[0009] These and further objects can be more readily appreciated when considering the following disclosure and appended drawings.

SUMMARY OF THE INVENTION

[0010] A device for storage of an opened food container such as a wine container. The device includes a housing for receiving the opened food container in a substantially vertical orientation. A poppet valve assembly is provided for insertion in an opening in the opened food container and biased to enable it to accommodate opened food containers of varying sizes. The device includes a pressurized source of heaver-than-air inert gas located within the housing, a regulator for reducing the pressure of the inert gas from a first pressure at the pressurized source of the heavier-than-air inert gas to second pressure at the poppet valve assembly. The poppet valve assembly also includes a spring-loaded check ball, low-pass port, shuttle and orifice to control pressure and flow path of the heavier-than-air inert gas and to direct the heavier-than-air inert gas to the opened food container thus displacing any air that may have been present therein through an exhaust port.

BRIEF DESCRIPTION OF THE DRAWINGS

[0011]FIG. 1 is a side plan view showing the external housing of the presented device.

[0012]FIG. 2 is side cross-sectional view taken along sectional line A-A of FIG. 1.

[0013]FIG. 3 is an expanded side cross-sectional view showing the details of a poppet valve assembly constituting a portion of the present invention in a closed shuttle orientation.

[0014]FIG. 4 is a further expanded side cross-section view showing the details of a compression valve assembly and assorted valve delivery devices constituting a portion of the present invention.

[0015]FIG. 5 is a side cross-sectional view taken along line D-D of FIG. 1.

[0016]FIG. 6 is a side cross-sectional view of the present invention taken along line E-E of FIG. 1.

[0017]FIG. 7 is an expanded side cross-sectional view showing the details of a poppet valve assembly in an open shuttle orientation.

DETAILED DESCRIPTION OF THE INVENTION

[0018] Device 10 is shown as a storage system in its preferred embodiment, capable of preserving a single, opened bottle of wine at a predetermined and controllable temperature appropriate for the food product being stored over an extended period of time. As noted previously, wine preservation is managed by the introduction of a gas or gas blend into the opened bottle of wine to displace air contained within the free space above the liquid and within the bottle thus eliminating or substantially reducing the oxidation that typically renders wine less desirable for consumption allowing it to be drinkable for an extended period of time. As will be noted below, storage temperatures can be managed through the use of a solid-state thermolelectric heating and cooling system. Ideally, Device 10 can be composed of either metal or plastic.

[0019] Turning again to FIG. 1, Device 10 is shown as constituting upper assembly 12 and lower assembly 14 and see-through window area 54 to enable one to view the food product container, such as a wine bottle label therethrough. In operation, the upper and lower assemblies can be separated enabling the user to place an opened bottle of wine in lower assembly 14. Once the bottle is in place, the assemblies are joined enabling one to begin the process of replacing air within the bottle with heavier-than-air inert gas such as argon to prevent or substantially reduce oxidation. Once the upper assembly has been installed into the lower assembly, the storage temperature can be set for the desired type of wine or other food product.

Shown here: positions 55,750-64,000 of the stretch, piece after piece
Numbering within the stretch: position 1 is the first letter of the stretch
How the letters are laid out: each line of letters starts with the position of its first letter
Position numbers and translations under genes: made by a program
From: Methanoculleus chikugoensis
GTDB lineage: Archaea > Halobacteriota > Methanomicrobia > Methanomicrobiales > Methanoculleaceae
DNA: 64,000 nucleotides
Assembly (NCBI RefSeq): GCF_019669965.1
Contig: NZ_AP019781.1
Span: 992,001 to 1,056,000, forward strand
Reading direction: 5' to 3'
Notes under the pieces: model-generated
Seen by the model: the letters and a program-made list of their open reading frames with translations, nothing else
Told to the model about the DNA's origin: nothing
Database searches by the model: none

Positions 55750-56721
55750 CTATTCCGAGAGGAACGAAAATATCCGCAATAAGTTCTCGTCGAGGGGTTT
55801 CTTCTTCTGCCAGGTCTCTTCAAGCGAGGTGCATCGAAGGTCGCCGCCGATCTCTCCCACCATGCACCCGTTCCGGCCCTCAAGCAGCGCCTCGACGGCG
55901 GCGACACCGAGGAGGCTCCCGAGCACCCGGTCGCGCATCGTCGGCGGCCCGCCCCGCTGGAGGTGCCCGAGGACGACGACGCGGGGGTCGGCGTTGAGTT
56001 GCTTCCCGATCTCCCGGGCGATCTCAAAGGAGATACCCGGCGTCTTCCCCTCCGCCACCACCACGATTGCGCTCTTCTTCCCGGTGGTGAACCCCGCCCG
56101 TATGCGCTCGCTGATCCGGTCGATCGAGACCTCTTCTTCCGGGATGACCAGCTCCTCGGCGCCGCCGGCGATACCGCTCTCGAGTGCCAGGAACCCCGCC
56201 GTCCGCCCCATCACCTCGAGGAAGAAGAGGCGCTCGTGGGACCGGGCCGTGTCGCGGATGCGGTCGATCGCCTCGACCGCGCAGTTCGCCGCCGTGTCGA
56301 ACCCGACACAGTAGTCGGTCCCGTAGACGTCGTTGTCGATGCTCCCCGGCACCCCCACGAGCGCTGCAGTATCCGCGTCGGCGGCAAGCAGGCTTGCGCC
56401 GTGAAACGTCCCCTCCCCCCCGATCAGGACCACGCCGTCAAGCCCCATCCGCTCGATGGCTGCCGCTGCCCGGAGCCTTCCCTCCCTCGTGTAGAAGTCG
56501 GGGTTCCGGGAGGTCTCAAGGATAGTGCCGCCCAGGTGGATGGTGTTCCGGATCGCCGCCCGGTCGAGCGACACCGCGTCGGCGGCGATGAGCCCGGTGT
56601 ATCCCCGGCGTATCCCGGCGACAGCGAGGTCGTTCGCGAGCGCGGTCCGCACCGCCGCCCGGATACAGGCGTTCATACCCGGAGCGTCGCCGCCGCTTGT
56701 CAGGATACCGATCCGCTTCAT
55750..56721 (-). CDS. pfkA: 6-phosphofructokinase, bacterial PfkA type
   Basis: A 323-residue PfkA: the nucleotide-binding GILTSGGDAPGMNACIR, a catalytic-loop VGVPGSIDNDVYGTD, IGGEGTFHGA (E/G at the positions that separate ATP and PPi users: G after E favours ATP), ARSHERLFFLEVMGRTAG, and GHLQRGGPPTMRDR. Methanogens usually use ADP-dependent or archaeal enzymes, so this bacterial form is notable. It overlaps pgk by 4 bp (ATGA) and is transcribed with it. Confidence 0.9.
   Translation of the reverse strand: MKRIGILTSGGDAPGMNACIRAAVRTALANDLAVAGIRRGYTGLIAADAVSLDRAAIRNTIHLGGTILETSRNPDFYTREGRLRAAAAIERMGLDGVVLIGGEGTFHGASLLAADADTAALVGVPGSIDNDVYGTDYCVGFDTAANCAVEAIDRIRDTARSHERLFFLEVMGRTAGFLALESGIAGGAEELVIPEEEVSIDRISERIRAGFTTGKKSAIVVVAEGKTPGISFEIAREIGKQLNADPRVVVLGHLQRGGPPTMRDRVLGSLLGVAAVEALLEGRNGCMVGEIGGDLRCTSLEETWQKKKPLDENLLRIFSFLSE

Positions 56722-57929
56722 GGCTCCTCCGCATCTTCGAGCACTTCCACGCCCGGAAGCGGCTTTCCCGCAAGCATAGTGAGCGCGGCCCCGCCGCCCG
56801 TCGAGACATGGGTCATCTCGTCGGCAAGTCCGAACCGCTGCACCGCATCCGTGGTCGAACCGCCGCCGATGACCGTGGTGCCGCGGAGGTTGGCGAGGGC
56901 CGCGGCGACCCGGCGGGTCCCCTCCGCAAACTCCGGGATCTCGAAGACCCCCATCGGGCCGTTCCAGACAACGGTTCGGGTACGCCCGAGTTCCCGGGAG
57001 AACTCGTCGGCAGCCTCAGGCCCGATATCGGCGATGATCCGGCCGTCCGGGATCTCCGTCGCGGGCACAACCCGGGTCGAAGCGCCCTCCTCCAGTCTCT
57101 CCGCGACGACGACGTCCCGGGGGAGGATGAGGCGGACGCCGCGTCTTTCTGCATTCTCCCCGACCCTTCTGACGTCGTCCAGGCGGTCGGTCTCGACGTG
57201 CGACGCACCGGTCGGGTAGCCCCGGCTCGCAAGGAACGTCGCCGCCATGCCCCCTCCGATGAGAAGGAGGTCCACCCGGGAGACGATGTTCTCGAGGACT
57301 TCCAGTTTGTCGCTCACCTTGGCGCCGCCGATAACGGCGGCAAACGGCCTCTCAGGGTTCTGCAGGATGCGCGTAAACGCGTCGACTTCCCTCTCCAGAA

[0020] Turning to FIG. 4, the overall gas cartridge and delivery system can be best visualized. In doing so, activation lever 22 is provided in conjunction with replaceable gas cartridge 16 containing heavier-than-air inert gas. A threaded safety barrel 18 is shown attaching gas cartridge 16 to gas pressure regulator assembly 20. Once the upper assembly is placed onto lower assembly 12 (FIG. 1) poppet valve assembly 32 (FIG. 3) is displaced vertically, to accommodate variations in bottle height.

[0021] Poppet valve assembly 32 essentially floats in a predetermined range to accept most wine bottle heights. To facilitate this, poppet valve assembly 32 is mounted on guide pins 42 wherein poppet valve body 76 contacts the bottle to perform compensation for varying bottle height and remains in contact with the bottle opening as long as bottle remains within this device as shown in FIG. 2. Poppet valve assembly 32 is spring-loaded by providing two springs 62 located axially about poppet valve guide pins 42.

[0022] In operation, by depressing lever 22 air valve 24 is depressed allowing high pressure gas stored in replaceable gas cartridge 16 to flow to pressure regulation chamber 92. The gas pressure regulator is composed of counter-balance spring 26, piston 28 and flow control needle 30. In combination, these elements reduce the high pressure in the range of 1000-to-2500 psi to a preferred operating pressure of approximately 15-to-20 psi. It is noted that low-pressure exits from the regulator section 92 via flexible tube 64 and port 58.